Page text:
As many of you know, I cook. I test recipes, create new things, and buy too much at the Farmers Market. I have so much food around that I have to really make an effort to keep up with the restaurant scene.
So when a birthday comes along, it’s a good excuse to break out and seek inspiration at the table of some creative chef. I spend days searching the internets, looking for the perfect spot. This year, I finally made it over to La Belle Vie. For those of you who live outside the area, La Belle Vie is one of the restaurants in Minneapolis that gets national attention.
This is from their website:
“La Belle Vie is one of the Twin Cities most lauded restaurants, earning Awards of Excellence by both Zagat and Wine Spectator Magazine. Located in the 510 Groveland building in Minneapolis, La Belle Vie provides an atmosphere of elegance and sophistication from the dining room to the lounge.
Tim McKee, executive chef and owner of La Belle Vie, is the 2009 James Beard Award-winner for Best Chef Midwest. He is nationally renowned for his fresh interpretation of traditional French Mediterranean cuisine.”
I called a week ahead of time and made reservations for two, for a custom five-course vegetarian tasting menu, with wine pairings. Then I spent a week looking forward to it.
An award winning chef, inspired by the freshest and finest vegetables, how great would it be?
It was fabulous. One thing we will laugh about for a long time was a narrowly averted catastrophe. As we sipped our first drink, the server approached, and said, “By the way, you aren’t having the vegetarian menu, are you?” to my husband. We set our apologetic server straight, but the bias was plain. The veg thing is a chick thing. My sweetheart has been veg for 35 years.
Once we got over that hump, everything went seamlessly.
I was not that crazy about the blackberry cosmo, but I am not a cocktail person. It reminded me of emergen-C, or some kind of medicine. Looking back, I should have thought it through and realized that five wines was going to be plenty for me.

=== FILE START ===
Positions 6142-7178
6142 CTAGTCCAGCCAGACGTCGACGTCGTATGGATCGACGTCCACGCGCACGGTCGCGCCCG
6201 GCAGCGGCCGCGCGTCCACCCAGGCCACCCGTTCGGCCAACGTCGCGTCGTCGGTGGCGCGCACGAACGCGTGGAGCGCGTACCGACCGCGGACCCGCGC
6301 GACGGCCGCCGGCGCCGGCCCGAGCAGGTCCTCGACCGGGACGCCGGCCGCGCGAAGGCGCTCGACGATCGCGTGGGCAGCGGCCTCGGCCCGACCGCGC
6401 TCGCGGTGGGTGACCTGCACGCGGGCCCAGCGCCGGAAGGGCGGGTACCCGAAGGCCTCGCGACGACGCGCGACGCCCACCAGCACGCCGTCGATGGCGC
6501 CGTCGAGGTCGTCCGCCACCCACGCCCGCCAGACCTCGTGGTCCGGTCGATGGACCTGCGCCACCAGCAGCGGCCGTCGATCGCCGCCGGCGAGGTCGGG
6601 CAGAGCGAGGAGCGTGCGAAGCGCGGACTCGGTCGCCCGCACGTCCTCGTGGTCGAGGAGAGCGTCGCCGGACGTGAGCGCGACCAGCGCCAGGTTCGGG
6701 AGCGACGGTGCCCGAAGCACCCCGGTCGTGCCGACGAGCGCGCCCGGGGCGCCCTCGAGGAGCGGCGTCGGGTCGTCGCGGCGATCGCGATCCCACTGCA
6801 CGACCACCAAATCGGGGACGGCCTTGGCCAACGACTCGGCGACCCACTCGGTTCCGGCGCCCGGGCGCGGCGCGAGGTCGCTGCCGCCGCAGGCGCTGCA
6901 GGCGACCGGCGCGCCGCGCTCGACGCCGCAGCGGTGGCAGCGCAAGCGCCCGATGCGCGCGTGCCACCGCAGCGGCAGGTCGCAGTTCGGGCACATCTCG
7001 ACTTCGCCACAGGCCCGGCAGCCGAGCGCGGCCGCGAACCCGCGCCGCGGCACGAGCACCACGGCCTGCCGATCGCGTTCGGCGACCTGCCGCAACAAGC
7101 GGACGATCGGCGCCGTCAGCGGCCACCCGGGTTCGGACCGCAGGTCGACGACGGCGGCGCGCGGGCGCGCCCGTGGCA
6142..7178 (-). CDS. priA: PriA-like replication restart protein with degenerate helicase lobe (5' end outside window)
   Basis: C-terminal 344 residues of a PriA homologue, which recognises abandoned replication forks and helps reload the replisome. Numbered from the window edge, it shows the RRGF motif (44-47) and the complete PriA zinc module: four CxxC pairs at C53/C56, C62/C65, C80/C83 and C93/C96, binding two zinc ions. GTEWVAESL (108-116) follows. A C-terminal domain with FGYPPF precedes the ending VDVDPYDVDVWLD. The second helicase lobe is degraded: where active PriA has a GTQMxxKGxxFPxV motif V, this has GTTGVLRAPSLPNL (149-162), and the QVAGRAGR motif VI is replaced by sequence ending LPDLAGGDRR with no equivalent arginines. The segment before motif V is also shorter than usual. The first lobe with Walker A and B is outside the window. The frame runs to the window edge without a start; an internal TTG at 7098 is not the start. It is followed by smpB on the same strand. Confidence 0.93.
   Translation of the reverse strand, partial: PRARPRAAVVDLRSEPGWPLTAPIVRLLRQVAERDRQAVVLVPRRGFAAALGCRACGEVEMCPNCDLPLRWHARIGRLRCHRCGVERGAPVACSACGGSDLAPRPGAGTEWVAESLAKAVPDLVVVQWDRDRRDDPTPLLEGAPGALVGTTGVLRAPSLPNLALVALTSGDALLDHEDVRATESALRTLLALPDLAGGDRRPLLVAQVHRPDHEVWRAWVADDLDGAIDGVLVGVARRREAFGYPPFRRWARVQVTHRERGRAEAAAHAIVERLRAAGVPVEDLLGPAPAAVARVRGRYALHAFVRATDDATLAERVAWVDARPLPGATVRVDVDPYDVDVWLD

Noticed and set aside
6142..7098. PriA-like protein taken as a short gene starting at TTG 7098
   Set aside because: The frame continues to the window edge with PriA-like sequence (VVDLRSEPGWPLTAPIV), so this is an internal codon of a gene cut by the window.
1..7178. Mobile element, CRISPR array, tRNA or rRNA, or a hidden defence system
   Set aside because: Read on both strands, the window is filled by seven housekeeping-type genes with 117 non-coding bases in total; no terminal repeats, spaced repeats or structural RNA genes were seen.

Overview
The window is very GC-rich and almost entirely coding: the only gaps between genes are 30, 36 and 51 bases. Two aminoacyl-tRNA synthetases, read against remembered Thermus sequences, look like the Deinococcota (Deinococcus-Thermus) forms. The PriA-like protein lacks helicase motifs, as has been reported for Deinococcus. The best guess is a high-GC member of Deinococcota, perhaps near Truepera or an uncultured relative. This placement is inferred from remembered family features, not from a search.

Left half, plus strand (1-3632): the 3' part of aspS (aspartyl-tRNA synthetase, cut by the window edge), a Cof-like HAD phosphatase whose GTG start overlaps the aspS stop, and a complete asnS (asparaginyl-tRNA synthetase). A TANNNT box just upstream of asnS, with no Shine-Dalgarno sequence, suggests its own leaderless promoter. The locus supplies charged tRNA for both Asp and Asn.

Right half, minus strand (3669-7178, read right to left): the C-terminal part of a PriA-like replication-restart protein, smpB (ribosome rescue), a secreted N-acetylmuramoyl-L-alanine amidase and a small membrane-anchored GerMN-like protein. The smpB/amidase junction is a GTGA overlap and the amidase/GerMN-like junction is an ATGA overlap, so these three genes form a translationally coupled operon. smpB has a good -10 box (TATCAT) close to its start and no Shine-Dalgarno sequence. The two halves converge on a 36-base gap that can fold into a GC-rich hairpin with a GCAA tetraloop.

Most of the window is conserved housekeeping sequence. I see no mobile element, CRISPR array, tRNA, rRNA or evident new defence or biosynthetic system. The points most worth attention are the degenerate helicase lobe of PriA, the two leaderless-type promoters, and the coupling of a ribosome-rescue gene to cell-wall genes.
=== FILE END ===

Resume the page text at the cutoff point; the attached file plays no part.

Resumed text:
A lovely gougere, hot from the oven arrived, then some fine breads and butter.
Then an amuse.
Tidbits of pickled radish, bocconcini, cucumber and fried tarragon garnish were atop a dab of cherry puree and tossed with sweet-tart cherry balsamic dressing.
Our Salad course was a lively pile of mache and croutons atop caramelized onions, with shaved Manchego cheese.
We were quaffing to keep up with the wine courses, enjoying a white burgundy paired with the tart salad. It even worked with the warm asparagus under the cool greens.
Next up, with a chilled French Rose, was a little vegetable stack, with a base of tender swiss chard, a layer of buttery sauteed chanterelles, some baby carrots, peas, frisee, and chervil.
By this point the wine is going to my head, but I am enamored with the food, the service, and I take a pic of the staff at the wine table.
Our next course came, a pale green asparagus risotto, garnished with microgreens, shaved parmesan, and a tangy oven-dried tomato garnish. The tomato was chewy, like a moist fruit leather, and added a delightful contrast to the tender rice.
Then came a potato mille feuille, a stack of paper thin slices of buttery potato, with a crisp top, in a pool of creamy sauce, with a dab of herb emulsion, some thinly sliced sauteed peppers, and olives. A Willamette Valley Pinot Noir was served alongside.
And of course, a special birthday dessert, an almond souffle, with fruit purees, a buttermilk ice cream quenelle, violas and a dark chocolate Happy Birthday plaque. A sweet, pink dessert wine that tasted like strawberries was served.
After all that wine, a shot of espresso was definitely appealing. Little did we know, an array of bite-sized treats would come along with it. An orange-infused truffle, an apricot gelee, a strawberry filled choux-pastry, and a little layered fruit and sponge cake finished the meal.
Tipsy but caffeinated, feeling like a member of the fine-dining class, I had to say everything was delicious. The service was top-notch, the setting historic and serene. The finest, freshest seasonal ingredients were prepared simply and with great care.
Every chef has her own expression of what a plant-based meal should be. This was very vegetable centered, with richness added with butter and cream, and cheese more as a garnish than a main ingredient. All the dishes had a delicate balance of flavors and textures, and were composed beautifully. Understated elegance is the theme at this destination restaurant, where the careful preparation demands that the diner eat mindfully.
Was I inspired? Yes, to keep striving to let great vegetables speak for themselves. Chef Mc Kee balances taste and beauty with great restraint, all for a sensuous experience.